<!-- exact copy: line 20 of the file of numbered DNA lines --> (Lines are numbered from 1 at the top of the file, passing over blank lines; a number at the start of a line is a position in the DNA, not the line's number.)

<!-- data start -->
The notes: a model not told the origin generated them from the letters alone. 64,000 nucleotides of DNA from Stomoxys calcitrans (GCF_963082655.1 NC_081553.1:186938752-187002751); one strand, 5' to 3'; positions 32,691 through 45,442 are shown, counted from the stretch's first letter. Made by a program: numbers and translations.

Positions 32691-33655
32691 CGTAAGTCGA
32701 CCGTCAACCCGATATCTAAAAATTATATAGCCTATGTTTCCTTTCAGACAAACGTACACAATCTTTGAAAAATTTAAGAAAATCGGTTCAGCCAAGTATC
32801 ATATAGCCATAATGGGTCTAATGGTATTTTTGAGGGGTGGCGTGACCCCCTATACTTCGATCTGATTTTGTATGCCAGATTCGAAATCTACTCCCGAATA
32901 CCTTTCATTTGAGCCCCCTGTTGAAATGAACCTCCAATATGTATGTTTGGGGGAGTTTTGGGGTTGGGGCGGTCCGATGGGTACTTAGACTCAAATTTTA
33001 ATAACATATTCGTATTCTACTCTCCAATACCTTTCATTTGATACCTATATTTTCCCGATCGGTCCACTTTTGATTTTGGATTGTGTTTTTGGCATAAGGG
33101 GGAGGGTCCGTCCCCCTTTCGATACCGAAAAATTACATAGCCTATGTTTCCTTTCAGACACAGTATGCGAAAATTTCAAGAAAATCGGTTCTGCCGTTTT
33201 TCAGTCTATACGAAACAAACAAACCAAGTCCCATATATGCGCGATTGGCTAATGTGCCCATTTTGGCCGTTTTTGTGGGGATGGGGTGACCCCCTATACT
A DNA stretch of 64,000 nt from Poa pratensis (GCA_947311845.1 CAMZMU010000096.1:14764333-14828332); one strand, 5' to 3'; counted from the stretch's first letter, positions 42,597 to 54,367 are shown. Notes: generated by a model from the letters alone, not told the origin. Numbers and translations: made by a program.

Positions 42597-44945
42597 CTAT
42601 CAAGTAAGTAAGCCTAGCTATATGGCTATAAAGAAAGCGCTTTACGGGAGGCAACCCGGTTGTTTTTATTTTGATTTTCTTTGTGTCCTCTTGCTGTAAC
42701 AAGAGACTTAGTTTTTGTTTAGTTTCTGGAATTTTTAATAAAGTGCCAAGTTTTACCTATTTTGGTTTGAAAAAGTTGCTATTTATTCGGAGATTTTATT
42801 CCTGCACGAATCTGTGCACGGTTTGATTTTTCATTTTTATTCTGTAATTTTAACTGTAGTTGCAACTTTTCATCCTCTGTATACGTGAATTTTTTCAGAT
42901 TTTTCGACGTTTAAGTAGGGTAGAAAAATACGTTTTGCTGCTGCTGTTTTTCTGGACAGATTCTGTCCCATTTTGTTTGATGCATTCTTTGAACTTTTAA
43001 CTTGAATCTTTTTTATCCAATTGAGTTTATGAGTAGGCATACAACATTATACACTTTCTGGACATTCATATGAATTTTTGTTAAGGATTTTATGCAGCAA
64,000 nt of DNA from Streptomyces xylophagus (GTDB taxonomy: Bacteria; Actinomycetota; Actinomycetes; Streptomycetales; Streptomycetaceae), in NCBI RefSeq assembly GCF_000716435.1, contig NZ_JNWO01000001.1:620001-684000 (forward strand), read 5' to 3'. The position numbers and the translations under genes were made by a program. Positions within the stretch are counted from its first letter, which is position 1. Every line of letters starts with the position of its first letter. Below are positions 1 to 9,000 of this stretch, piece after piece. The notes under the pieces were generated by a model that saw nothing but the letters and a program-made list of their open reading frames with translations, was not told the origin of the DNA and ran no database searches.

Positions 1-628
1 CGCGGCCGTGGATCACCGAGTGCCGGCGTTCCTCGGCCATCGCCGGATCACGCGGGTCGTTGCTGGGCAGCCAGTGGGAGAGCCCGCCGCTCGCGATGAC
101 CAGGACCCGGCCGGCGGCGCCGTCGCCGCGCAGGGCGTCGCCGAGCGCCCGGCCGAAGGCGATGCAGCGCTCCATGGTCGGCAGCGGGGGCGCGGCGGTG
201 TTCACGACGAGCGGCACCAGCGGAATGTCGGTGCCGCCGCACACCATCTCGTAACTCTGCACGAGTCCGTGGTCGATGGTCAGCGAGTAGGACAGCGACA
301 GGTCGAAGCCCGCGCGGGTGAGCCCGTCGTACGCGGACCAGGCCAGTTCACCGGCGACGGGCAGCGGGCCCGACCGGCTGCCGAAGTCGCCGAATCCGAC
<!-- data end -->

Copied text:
1 CGCGGCCGTGGATCACCGAGTGCCGGCGTTCCTCGGCCATCGCCGGATCACGCGGGTCGTTGCTGGGCAGCCAGTGGGAGAGCCCGCCGCTCGCGATGAC